There’s an old house along University Avenue in St. Paul with a sign that reads “Russian Piroshki and Tea House.”
Since moving back o the Twin Cities, we’ve driven by the tea house often, curiously commenting that we’d like to visit sometime.
Linda and Nikolai Alenov have actually operated the Russian Tea House for over 40 years. Nikola’s brother Pete used to operate a famous guitar shop in the house, too, called Pete’s Guitars, until his passing in 1998. Bono, Alton Brown, George Harrison and Bob Dylan are noted as guests. According to this Citypages article, Alton Brown described the tea house as his favorite stop in Feasting on Asphalt: The River Run.
One thing to know is that the tea house is only open on Fridays between 11-3pm.
This Minne-RoadTrip series of posts is sponsored by Visit Owatonna, Visit Faribault and Visiting Northfield. A special thanks to Visiting Northfield for hosting this chapter.
When my guide mentioned that Hallmark filmed a Christmas movie in Northfield last year, I was surprised but also not really surprised.
Northfield is a college town located about 40-minutes south of the Twin Cities. The picturesque campuses of St. Olaf and Carleton lie on opposite sides of the Cannon River.
The main street area is lined with independently owned shops, antique stores, and restaurants. One of Northfield’s claims to fame is thwarting a Jesse James bank robbery in 1875. You can swing by the Northfield Historical Society downtown and see part of the restored bank for yourself.
“Is Northfield like Stars Hollow?” a friend asked.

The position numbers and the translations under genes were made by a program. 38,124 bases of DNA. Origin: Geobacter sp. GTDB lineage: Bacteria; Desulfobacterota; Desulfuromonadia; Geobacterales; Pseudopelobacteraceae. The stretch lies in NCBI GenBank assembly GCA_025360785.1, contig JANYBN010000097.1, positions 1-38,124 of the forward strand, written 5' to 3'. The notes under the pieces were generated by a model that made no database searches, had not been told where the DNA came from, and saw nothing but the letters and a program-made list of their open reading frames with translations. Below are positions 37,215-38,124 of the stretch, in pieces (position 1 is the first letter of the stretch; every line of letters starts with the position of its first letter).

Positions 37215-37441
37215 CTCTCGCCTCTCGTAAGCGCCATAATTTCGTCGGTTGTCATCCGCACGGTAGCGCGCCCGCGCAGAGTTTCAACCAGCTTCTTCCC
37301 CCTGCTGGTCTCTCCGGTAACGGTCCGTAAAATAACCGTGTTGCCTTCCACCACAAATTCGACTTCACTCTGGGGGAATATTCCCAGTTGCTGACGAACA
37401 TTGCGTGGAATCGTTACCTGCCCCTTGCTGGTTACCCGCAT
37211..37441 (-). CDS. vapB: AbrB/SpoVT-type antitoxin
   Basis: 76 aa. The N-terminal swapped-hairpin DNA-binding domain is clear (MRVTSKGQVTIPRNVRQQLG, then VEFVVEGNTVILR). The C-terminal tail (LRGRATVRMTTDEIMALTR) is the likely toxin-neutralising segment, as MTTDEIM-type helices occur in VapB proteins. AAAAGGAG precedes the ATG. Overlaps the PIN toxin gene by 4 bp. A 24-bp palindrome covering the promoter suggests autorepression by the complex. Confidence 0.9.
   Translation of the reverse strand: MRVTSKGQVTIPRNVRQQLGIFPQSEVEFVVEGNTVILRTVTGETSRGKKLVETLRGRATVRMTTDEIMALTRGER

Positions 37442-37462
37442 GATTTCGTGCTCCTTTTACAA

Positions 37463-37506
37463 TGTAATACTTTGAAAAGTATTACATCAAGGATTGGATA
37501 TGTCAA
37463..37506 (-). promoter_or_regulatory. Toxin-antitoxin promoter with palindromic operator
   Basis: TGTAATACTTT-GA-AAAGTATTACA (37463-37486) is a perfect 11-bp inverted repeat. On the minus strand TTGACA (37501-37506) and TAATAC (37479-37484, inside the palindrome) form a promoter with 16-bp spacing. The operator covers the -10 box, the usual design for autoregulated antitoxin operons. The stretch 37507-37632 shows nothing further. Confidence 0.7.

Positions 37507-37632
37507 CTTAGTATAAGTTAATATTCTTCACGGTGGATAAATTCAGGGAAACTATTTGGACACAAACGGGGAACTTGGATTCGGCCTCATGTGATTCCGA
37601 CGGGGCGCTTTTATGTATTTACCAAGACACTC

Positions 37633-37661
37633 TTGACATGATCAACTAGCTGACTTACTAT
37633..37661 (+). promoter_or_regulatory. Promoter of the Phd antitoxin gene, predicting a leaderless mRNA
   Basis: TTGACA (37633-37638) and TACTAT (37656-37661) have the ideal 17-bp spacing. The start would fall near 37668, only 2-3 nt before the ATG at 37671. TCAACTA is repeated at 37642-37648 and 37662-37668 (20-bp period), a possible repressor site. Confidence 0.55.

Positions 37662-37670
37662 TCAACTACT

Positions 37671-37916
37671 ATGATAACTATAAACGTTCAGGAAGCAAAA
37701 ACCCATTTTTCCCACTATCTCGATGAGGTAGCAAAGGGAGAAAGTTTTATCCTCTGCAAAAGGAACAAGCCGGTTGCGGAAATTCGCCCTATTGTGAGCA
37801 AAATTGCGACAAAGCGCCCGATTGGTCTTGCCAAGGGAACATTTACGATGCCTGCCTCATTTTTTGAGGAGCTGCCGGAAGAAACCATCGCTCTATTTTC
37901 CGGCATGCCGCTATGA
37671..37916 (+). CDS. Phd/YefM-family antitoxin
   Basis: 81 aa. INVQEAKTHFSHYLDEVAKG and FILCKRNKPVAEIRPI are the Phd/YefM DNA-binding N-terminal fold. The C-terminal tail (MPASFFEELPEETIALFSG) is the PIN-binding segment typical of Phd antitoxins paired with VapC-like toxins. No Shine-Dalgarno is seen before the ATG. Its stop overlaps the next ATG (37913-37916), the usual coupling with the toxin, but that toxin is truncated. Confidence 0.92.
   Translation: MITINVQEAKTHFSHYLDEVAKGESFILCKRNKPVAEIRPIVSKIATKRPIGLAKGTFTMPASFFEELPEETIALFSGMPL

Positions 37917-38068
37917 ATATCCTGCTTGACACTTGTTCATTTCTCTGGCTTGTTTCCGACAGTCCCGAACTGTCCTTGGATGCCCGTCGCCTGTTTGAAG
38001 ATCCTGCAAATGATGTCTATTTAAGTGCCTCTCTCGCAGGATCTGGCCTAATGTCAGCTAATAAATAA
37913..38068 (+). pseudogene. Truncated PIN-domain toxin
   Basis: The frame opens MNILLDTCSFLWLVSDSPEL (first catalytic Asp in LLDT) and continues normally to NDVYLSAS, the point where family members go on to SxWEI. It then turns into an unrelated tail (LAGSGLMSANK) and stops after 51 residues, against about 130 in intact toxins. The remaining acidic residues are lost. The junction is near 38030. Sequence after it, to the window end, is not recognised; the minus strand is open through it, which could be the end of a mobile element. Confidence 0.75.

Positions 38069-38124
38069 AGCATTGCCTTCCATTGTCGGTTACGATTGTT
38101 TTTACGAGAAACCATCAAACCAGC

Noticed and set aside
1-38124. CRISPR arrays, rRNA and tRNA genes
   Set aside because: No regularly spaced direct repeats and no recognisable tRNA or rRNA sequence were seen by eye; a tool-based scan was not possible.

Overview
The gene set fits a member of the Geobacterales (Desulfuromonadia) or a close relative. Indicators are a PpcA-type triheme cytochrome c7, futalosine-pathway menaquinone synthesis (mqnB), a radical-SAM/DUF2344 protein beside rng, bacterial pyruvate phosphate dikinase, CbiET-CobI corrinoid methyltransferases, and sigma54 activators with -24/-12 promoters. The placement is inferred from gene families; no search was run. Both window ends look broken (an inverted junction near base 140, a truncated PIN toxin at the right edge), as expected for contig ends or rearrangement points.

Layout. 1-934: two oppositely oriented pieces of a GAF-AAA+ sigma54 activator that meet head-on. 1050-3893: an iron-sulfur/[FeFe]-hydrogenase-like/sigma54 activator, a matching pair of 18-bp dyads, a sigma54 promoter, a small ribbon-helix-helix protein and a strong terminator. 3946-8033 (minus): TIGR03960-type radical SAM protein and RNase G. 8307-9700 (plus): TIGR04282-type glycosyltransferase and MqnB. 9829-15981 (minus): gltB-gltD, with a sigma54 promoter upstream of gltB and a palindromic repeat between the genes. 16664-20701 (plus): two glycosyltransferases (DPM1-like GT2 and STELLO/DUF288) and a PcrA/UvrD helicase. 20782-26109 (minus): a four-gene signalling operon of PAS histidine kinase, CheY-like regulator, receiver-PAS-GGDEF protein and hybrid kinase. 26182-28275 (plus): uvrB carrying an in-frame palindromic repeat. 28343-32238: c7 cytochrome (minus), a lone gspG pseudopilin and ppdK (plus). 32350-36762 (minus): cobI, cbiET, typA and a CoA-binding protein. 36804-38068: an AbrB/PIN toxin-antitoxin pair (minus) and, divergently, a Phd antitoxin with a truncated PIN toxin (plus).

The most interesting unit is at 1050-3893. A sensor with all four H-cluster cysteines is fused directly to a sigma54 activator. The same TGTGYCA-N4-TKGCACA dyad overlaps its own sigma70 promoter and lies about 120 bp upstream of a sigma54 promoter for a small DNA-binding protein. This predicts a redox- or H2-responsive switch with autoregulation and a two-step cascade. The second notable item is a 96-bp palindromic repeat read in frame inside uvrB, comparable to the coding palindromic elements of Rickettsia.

The Garden State soundtrack was the soundtrack of my young adulthood.
The movie and the music resonated with what my friends and I were feeling in college. It captured our coming-of-age angst, anxiety, uncertainty, and desire for something more. Whatever more was. We weren’t quite sure (and probably still aren’t). But we knew it sometimes felt like that Shins song or trying to let ourselves feel like whatever we were actually feeling, falling in love with our best friend, or screaming into an infinite abyss. Watch a clip of the movie scene here.
This Minne-RoadTrip series of posts is sponsored by Visit Owatonna, Visit Faribault and Visiting Northfields. This meal was hosted by Visit Faribault.
I’m dedicating this short post to one of the most surprising dining experiences I’ve ever had.
After enjoying peanut butter porter at F-Town Brewery, my Faribault guide Kelly took me to dinner at The Depot located a few blocks away.
The Depot restaurant is located in a historic train depot building. According to this document on the Minnesota Historic Society, the Rock Island Train Depot was built in 1902. This depot was the biggest in Rice County and the train line served to connect southern Minnesota to Chicago and St. Louis. Chef Jeff LaBeau, a well-known chef in the community, owns the restaurant. His website mentions that he taught at the culinary program at Minnesota State Community and Technical College. This is where I completed a year of culinary school before we moved to Iowa.
The Depot menu offers a variety of American comfort dishes such as burgers, walleye, flatbreads, and appetizers. They make their fried cheese curds with the popular Faribault Dairy curds that sell out each week at the Cheese Cave. Other items include the famous Amablu cheese.
Read my post about visiting the Cheese Cave here.
Where else is a flimsy paper thimble of frozen beans and rice entrée, a cracker, three fruit snacks, mini lunch meat sandwich, sip of energy drink, chocolate-covered pretzel, grape, dumpling, and a hair-skin-nails supplement gummy a meal?